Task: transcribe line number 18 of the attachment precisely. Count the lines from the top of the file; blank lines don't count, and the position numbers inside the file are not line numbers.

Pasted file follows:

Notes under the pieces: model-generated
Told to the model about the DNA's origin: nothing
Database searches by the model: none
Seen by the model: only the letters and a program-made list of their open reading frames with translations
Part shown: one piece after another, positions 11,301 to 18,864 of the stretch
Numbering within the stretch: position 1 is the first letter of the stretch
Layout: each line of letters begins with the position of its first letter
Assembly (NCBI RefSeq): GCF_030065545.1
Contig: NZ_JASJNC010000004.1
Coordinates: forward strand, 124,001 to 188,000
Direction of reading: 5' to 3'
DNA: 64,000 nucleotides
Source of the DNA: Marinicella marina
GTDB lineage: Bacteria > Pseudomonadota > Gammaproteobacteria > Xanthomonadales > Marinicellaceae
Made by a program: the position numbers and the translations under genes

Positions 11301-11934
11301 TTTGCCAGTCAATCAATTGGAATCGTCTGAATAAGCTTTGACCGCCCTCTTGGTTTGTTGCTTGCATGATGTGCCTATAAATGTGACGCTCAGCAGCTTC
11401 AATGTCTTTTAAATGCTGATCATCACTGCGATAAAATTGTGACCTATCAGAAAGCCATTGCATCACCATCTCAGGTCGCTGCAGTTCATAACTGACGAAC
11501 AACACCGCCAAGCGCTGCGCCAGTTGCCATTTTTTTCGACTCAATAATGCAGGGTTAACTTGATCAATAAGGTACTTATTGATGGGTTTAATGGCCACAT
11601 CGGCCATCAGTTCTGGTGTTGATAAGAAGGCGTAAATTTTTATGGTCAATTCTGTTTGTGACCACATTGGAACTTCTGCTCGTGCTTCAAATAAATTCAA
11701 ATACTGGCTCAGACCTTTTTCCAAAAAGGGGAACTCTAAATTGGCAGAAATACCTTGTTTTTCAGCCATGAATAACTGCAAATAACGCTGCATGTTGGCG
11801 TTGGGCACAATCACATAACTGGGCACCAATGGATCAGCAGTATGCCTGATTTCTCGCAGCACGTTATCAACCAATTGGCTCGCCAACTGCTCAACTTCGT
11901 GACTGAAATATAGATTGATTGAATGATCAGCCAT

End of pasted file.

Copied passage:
11401 AATGTCTTTTAAATGCTGATCATCACTGCGATAAAATTGTGACCTATCAGAAAGCCATTGCATCACCATCTCAGGTCGCTGCAGTTCATAACTGACGAAC